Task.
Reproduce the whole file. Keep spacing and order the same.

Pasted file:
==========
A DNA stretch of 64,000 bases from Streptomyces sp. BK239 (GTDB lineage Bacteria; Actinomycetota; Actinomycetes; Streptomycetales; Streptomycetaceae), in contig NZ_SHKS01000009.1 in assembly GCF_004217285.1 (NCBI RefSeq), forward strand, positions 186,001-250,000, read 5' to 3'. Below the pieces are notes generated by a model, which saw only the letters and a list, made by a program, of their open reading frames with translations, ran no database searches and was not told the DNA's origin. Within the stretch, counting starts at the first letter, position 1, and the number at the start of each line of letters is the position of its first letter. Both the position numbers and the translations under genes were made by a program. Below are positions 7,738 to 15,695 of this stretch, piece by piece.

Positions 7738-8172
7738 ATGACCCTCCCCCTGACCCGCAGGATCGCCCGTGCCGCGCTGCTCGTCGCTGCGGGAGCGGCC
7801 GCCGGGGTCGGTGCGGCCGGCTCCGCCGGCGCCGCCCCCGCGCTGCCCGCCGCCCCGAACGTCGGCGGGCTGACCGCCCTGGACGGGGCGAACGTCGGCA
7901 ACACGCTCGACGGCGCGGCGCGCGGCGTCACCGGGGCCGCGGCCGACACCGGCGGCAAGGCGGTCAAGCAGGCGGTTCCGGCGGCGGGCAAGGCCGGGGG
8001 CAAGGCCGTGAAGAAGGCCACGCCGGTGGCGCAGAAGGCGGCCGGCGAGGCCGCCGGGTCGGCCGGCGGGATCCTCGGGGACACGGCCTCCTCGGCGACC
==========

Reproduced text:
A DNA stretch of 64,000 bases from Streptomyces sp. BK239 (GTDB lineage Bacteria; Actinomycetota; Actinomycetes; Streptomycetales; Streptomycetaceae), in contig NZ_SHKS01000009.1 in assembly GCF_004217285.1 (NCBI RefSeq), forward strand, positions 186,001-250,000, read 5' to 3'. Below the pieces are notes generated by a model, which saw only the letters and a list, made by a program, of their open reading frames with translations, ran no database searches and was not told the DNA's origin. Within the stretch, counting starts at the first letter, position 1, and the number at the start of each line of letters is the position of its first letter. Both the position numbers and the translations under genes were made by a program. Below are positions 7,738 to 15,695 of this stretch, piece by piece.

Positions 7738-8172
7738 ATGACCCTCCCCCTGACCCGCAGGATCGCCCGTGCCGCGCTGCTCGTCGCTGCGGGAGCGGCC
7801 GCCGGGGTCGGTGCGGCCGGCTCCGCCGGCGCCGCCCCCGCGCTGCCCGCCGCCCCGAACGTCGGCGGGCTGACCGCCCTGGACGGGGCGAACGTCGGCA
7901 ACACGCTCGACGGCGCGGCGCGCGGCGTCACCGGGGCCGCGGCCGACACCGGCGGCAAGGCGGTCAAGCAGGCGGTTCCGGCGGCGGGCAAGGCCGGGGG
8001 CAAGGCCGTGAAGAAGGCCACGCCGGTGGCGCAGAAGGCGGCCGGCGAGGCCGCCGGGTCGGCCGGCGGGATCCTCGGGGACACGGCCTCCTCGGCGACC